This is an animated, autumnal, buddy caper about time-traveling turkeys that are determined to change history and keep themselves and their kinfolk off the Pilgrims' menu on their first Thanksgiving in the New World.

When astute Reggie (voiced by Owen Wilson) tries to warn his free-range flock what's in store for them, they shun him as "anti-corn" yet, when they discover he's right, he's tossed out of the coop. Then he's rescued by the plucky daughter of the president of the United States, who designates Reggie as this year's "pardoned turkey."

While devouring delivery pizza and cable TV at Camp David, Reggie is kidnapped by renegade Jake (voiced by Woody Harrelson) and convinced that it's their destiny to use S.T.E.V.E, an egg-shaped, government-built time machine (voiced by "Star Trek" vet George Takei), for a Turkey Freedom Front trip back to the Plymouth Colony, November 1621.

Upon landing, the roosters confront gun-toting colonists, but they're saved from the Harvest Feast by Jenny (voiced by Amy Poehler), the sassy daughter of Wild Turkey Chief Broadbeak (voice by Keith David), leading to a daring raid on the settlers' weapons and the arrival of Chuck E. Cheese pizza.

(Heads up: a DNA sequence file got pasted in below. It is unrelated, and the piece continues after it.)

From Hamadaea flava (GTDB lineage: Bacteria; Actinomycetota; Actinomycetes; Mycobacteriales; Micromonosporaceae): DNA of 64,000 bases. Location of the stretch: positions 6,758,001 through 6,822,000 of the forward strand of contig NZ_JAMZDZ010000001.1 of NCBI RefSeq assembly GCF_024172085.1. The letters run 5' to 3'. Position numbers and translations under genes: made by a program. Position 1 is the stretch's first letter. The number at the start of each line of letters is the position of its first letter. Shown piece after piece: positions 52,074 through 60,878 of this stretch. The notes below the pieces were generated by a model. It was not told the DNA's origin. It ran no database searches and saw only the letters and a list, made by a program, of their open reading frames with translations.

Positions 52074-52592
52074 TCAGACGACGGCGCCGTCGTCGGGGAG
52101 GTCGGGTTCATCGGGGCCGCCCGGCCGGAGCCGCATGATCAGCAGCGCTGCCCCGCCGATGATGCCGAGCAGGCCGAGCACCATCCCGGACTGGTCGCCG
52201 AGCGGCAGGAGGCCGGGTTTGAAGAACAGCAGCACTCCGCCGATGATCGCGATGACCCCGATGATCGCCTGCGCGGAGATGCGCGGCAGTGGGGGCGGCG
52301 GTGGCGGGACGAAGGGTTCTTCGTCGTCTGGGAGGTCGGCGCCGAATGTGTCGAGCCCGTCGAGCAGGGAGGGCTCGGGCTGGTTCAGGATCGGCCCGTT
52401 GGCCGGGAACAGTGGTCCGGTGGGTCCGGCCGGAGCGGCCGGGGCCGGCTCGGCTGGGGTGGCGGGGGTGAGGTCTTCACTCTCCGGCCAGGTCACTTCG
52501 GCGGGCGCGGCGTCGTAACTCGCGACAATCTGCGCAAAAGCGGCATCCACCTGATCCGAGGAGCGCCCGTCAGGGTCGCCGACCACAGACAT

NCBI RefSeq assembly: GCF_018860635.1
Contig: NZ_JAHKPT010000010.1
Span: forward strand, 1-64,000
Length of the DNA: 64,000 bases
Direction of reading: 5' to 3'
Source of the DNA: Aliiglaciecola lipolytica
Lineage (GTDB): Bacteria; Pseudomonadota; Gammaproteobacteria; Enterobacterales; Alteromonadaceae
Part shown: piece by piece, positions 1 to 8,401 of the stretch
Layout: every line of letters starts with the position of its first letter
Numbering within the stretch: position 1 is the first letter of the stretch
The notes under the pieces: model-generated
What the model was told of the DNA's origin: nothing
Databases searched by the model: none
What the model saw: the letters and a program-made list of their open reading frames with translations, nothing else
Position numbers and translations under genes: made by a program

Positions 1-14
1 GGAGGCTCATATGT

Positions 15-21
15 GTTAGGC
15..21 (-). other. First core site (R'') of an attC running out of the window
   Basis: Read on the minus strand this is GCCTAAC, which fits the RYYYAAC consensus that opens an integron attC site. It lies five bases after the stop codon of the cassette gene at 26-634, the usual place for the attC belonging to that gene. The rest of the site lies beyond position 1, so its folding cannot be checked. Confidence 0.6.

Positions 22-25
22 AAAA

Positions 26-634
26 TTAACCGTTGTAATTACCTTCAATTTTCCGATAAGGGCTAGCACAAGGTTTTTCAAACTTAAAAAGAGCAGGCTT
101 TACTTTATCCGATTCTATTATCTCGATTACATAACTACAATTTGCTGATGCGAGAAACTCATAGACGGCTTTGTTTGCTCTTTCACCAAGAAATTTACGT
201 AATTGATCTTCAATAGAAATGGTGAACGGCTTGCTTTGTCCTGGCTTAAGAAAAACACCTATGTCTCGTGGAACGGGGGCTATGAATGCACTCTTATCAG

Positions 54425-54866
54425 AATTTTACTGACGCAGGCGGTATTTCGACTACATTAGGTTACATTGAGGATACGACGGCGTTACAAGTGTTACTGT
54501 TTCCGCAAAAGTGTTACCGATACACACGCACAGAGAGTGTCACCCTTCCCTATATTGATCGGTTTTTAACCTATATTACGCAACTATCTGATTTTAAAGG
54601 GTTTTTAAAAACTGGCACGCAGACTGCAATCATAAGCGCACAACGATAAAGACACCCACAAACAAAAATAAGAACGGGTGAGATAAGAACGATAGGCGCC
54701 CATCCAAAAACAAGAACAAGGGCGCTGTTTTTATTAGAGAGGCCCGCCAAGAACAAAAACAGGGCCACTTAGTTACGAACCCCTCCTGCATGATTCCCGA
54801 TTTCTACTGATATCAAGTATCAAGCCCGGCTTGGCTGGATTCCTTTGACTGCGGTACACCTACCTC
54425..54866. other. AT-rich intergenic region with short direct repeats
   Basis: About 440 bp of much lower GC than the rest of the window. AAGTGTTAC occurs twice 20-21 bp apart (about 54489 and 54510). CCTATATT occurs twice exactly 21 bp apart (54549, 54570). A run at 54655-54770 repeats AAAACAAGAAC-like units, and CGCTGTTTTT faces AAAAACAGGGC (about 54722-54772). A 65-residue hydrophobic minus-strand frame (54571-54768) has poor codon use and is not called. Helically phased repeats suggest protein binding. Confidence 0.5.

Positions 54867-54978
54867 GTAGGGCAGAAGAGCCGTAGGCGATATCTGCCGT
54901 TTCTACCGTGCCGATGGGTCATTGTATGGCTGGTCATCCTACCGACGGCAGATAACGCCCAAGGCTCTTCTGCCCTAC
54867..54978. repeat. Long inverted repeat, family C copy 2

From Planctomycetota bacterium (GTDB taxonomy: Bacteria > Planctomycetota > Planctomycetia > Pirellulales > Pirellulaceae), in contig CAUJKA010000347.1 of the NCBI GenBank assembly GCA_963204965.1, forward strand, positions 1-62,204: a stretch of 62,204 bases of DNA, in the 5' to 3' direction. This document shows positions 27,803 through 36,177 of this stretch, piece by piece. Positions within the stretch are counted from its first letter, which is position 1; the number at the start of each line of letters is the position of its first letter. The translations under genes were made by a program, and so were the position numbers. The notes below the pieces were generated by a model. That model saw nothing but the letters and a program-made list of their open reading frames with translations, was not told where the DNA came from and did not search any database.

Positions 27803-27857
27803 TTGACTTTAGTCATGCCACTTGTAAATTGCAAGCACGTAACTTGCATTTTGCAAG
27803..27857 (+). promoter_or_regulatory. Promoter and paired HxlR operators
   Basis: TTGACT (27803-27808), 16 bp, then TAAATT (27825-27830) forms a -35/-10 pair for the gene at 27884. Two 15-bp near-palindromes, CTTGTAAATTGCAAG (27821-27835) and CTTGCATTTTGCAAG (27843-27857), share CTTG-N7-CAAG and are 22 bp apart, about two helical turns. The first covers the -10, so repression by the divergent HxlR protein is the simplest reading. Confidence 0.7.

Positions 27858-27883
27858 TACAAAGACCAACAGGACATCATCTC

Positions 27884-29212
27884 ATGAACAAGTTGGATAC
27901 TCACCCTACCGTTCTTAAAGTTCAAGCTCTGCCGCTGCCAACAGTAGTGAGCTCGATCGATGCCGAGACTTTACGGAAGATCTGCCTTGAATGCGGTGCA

Pixar animator-turned-director Jimmy Howard ("Horton Hears a Who!") devises admirable camera work in his fast-paced, meticulously choreographed action sequences. But the shallow script by Howard with producer Scott Mosier is stuffed with cranberry-sauced humor and gentle jabs against factory farming -- plus nods

to "Back to the Future" and "Bill & Ted's Excellent Adventure."

Problem is: it lacks the inherent cleverness and fun of similarly fowl-themed "Chicken Run." Nevertheless, the vocals are superb and composer Dominic Lewis skillfully uses electric guitar and pit bass, along with ethnic instrumentation.

FYI: Farm Sanctuary, the largest farm animal rescue and protection organization in the United States, has designated Reggie and Jake as "spokesturkeys" for its annual Adopt-A-Turkey Project. To learn more, visit or call 1-888-SPONSOR.

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On the Granger Movie Gauge of 1 to 10, "Free Birds" is a fancifully festive yet flavorless 5, providing perfunctory amusement for very young viewers.